“The way you think and feel can influence your health,” says Dr Manocha.

“Organisations are beginning to realise this and are investing in human resources to promote staff mental wellbeing. Workers only need two 10-minute sessions of meditation a day to see health improvements.

The groundbreaking thing is that meditation is no longer seen as a tie-dyed, hippie concept. It’s now mainstream and more accepted.”

“My focus is better”

Nikki Prentice, an assistant general counsel at Blake Dawson’s Sydney office, participated in a voluntary five-session introductory meditation course offered by her firm in 2009 and can now achieve sharper and longer periods of concentration.

“I’m better at recognising and letting go of distracting thoughts and am better at prioritising the task at hand,” she says. “I can focus on research or drafting for longer periods before feeling the need to check my email.”

Restraining from that oh-so-addictive constant email checking syndrome?

And being on the ball for longer periods at work thanks to meditation, rather than thanks to a mid-afternoon sugar hit or caffeine high?

Plenty of us, it seems, could do with a bit of help on that front.

A worthwhile outcome for a few sessions of learning to breathe in a more relaxed manner and sitting still for 40 minutes or so.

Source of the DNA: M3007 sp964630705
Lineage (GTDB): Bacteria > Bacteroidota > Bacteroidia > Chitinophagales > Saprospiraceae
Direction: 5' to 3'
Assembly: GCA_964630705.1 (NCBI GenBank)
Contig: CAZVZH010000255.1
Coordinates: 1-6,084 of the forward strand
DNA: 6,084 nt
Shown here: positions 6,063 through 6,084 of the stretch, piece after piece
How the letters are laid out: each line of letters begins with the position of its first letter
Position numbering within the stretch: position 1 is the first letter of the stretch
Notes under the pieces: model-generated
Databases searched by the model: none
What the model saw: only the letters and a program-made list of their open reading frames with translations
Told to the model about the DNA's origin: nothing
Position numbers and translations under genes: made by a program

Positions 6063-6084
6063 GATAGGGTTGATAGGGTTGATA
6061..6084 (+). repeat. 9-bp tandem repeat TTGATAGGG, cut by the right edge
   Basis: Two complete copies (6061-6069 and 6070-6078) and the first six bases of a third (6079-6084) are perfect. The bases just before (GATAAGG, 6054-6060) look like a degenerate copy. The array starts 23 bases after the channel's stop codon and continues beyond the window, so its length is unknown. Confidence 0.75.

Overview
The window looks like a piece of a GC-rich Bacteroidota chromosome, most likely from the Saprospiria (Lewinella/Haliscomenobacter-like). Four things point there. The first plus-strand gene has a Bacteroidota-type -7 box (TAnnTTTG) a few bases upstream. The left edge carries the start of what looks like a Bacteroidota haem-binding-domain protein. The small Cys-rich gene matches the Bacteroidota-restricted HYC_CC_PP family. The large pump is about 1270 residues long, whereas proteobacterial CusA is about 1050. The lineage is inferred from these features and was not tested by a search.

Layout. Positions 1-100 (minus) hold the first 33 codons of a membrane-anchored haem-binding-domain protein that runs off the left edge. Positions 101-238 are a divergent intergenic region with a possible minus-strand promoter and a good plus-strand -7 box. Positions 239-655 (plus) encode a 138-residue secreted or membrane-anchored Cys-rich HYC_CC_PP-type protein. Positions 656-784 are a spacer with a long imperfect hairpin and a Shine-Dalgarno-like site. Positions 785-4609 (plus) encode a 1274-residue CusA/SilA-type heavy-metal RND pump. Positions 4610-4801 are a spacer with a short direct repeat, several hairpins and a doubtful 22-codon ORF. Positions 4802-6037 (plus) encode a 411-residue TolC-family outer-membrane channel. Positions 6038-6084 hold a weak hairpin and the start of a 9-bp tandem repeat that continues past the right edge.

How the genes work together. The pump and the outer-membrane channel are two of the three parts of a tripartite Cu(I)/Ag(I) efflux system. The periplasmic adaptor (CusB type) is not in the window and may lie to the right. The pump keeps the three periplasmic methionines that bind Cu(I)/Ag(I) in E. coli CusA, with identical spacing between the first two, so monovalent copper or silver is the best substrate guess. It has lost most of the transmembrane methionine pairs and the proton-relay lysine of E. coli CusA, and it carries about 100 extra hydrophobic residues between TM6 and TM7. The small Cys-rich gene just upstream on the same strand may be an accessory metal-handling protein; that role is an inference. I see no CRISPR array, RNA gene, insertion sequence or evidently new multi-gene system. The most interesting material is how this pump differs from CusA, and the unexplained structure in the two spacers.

Prentice was as surprised as anyone that meditation has helped her to beef up her mental stamina.

She knew that meditation could come in handy for unwinding and destressing, but to find that meditation is also helping her to achieve her goals in such a tangible way has been an added bonus.

Prentice was no meditator before her course. In fact, she had only had “a very basic taste of meditation” courtesy of yoga classes before embarking on the introductory course.

Instead of finding it a drag and becoming annoyed at having to squeeze it into a crammed appointment schedule, she found the sessions an enjoyable respite from the working day.

Yet she is quick to add that getting the mind 100 per cent sharp by meditating is an elusive concept. “It would take a lot of practise to experience mental silence,” she concedes.

Still, for her, there’s no doubt the meditation course has given her a desirable skill for her career toolkit: a better ability to focus.